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Please use this identifier to cite or link to this item: http://repository.li.mahidol.ac.th/dspace/handle/123456789/42737
Title: Safety and efficacy of ant rush immunotherapy in children
Authors: Wiparat Manuyakorn
Suwat Benjaponpitak
Wasu Kamchaisatian
Cherapat Sasisakulporn
Wanlapa Jotikasthira
Mahidol University
Keywords: Immunology and Microbiology
Issue Date: 1-Sep-2017
Citation: Asian Pacific Journal of Allergy and Immunology. Vol.35, No.3 (2017), 156-160
Abstract: © 2017, Allergy and Immunology Society of Thailand. All rights reserved. Background: The Rush Immunotherapy (RIT) protocol is a valid alternative in order to reach the maintenance phase early. However, there are scarce studies in the literature that have evaluated the safety and the efficacy of an ant RIT process in children. Objective: To evaluate the safety and the efficacy of an ant RIT protocol and to identify the risk factors for systemic reactions (SRs) during an RIT procedure in children. Method: A retrospective review was conducted for those children who were receiving an ant RIT procedure. The 3-day RIT protocol consisted of hourly subcutaneous injections in order to achieve a 0.5 ml maintenance dose of a 1:100 weight/ volume (wt/vol) of the Solenopsis invicta whole body extract. The safety for an RIT procedure was monitored by using the World Allergy Organization Subcutaneous Immunology Systemic Reaction Grading System. The efficacy was assessed by the reactions after a field ant re-sting. Results: A total of 20 children who were receiving an ant RIT therapy were reviewed. The mean age was 9.5±3.07 years. There were 6 systemic reactions (SRs) from 324 injections during the RIT procedure (1.85%). All of the systemic reactions were Grade 1-2. There were no associations of SRs regarding age, gender, an atopic history, or the levels of immunoglobulin E (IgE) sensitization to the ants. Among the 14 patients who experienced a field ant re-sting, 4 (28.5%) patients developed Grade 3 SRs. These Grade 3 reactions were resolved after an increase of the maintenance dose to 0.5 ml of a 1:50 wt/vol. There was a significant difference in the mean age of those children who had ant re-sting systemic reactions and those who had no reactions (6.75±0.95 year vs. 10.8±3.29, p=0.036). Conclusions: Rush immunotherapy with ant in children is safe and it has a low occurrence of severe systemic reactions. It is an alternative treatment for those patients requiring a rapid protection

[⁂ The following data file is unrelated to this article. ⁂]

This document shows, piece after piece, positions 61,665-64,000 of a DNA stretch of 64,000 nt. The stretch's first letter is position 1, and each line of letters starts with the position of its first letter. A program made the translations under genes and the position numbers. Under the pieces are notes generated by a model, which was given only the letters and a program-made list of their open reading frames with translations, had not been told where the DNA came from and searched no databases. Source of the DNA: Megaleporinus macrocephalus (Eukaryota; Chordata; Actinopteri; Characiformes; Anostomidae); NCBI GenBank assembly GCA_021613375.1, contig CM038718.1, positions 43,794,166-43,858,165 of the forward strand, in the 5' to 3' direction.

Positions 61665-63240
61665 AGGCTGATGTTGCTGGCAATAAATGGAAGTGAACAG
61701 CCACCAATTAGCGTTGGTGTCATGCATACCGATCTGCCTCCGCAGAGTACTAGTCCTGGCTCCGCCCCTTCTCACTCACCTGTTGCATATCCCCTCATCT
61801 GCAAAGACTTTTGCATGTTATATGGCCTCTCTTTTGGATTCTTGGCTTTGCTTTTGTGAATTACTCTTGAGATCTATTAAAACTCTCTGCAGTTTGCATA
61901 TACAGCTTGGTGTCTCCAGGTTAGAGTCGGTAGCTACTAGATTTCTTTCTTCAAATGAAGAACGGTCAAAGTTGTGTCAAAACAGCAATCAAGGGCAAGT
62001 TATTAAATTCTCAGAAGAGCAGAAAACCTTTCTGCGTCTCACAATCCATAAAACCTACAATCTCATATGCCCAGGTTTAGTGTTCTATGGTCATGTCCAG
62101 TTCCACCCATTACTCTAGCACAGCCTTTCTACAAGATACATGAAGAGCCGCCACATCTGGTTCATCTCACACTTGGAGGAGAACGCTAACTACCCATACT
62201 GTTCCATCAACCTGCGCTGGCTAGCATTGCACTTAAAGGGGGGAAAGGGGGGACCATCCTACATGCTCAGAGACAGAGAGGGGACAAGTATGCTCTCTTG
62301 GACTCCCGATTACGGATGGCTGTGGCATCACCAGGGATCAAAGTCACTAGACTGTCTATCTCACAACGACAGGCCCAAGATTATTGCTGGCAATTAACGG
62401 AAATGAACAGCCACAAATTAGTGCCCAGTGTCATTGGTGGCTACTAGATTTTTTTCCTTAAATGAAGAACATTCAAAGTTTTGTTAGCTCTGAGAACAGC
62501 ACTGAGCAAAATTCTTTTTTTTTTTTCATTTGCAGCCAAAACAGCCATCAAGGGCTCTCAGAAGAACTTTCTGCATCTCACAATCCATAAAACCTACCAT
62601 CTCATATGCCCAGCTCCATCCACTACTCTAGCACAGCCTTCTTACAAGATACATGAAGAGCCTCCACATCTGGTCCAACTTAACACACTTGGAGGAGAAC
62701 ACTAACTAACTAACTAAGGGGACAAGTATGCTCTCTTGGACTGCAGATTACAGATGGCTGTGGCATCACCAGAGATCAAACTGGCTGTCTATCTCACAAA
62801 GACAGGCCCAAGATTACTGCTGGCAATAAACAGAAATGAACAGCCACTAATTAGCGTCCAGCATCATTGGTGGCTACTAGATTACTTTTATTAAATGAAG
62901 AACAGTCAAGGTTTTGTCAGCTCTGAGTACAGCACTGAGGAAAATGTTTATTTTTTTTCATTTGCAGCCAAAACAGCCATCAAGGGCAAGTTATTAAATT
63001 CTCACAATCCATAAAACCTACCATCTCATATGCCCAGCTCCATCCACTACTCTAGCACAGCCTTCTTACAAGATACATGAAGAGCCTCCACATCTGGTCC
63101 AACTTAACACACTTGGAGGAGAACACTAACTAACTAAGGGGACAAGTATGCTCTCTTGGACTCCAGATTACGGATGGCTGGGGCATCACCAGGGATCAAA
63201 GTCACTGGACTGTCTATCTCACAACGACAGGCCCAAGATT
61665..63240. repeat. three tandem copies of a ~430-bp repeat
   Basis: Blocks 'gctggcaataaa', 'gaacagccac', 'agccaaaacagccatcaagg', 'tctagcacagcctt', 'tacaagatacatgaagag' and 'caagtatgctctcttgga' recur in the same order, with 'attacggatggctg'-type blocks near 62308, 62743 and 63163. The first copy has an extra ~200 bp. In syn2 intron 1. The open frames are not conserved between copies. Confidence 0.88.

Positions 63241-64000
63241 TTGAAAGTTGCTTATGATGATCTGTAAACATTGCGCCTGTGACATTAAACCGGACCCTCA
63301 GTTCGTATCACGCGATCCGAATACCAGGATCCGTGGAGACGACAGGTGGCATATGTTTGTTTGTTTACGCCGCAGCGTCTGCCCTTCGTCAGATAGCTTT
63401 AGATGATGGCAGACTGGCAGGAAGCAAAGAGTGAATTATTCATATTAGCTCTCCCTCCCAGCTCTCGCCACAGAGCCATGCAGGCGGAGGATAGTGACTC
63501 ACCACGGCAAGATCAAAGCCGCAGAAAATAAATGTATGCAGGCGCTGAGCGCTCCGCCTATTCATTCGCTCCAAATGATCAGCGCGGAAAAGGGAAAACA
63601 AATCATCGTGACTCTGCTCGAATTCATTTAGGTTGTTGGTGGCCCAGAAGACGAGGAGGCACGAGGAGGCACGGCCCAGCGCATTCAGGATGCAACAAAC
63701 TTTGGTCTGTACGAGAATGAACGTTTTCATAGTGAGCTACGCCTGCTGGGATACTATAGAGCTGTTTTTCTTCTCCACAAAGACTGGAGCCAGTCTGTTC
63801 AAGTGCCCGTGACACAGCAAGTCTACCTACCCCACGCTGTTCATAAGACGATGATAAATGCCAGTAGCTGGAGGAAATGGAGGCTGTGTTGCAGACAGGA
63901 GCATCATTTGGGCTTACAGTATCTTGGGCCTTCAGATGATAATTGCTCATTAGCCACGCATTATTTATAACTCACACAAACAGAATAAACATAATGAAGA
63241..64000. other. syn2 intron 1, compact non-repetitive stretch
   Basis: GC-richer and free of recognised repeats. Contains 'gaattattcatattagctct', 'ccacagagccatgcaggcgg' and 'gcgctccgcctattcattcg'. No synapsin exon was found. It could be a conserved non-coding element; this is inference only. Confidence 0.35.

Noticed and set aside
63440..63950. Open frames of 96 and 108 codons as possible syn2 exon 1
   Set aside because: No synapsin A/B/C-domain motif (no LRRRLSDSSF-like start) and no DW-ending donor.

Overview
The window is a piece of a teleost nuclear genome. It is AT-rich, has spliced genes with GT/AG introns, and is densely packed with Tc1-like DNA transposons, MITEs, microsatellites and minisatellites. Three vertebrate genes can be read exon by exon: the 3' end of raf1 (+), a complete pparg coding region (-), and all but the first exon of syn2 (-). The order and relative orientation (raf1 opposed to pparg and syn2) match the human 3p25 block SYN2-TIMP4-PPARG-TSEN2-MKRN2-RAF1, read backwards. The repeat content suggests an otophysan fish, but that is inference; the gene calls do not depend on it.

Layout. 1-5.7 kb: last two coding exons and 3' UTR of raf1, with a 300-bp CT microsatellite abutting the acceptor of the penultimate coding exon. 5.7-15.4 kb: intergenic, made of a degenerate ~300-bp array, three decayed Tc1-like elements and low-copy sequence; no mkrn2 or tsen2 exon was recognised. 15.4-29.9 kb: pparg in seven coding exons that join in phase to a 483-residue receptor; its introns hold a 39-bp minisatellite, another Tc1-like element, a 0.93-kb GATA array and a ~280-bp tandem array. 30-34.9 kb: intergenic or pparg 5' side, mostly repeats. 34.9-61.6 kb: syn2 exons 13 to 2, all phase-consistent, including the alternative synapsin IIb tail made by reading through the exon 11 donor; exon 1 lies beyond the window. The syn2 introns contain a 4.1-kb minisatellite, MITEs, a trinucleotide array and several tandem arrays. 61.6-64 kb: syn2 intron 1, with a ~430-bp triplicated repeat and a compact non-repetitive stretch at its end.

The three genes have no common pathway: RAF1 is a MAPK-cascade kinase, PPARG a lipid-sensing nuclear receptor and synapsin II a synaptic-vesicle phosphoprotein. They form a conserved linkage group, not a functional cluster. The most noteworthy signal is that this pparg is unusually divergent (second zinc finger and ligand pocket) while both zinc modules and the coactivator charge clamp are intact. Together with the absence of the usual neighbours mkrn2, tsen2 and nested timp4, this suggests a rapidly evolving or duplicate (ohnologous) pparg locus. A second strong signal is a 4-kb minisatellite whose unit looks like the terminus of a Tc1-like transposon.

URI: https://www.scopus.com/inward/record.uri?partnerID=HzOxMe3b&scp=85034596493&origin=inward
http://repository.li.mahidol.ac.th/dspace/handle/123456789/42737
ISSN: 22288694
0125877X
Appears in Collections:Scopus 2016-2017

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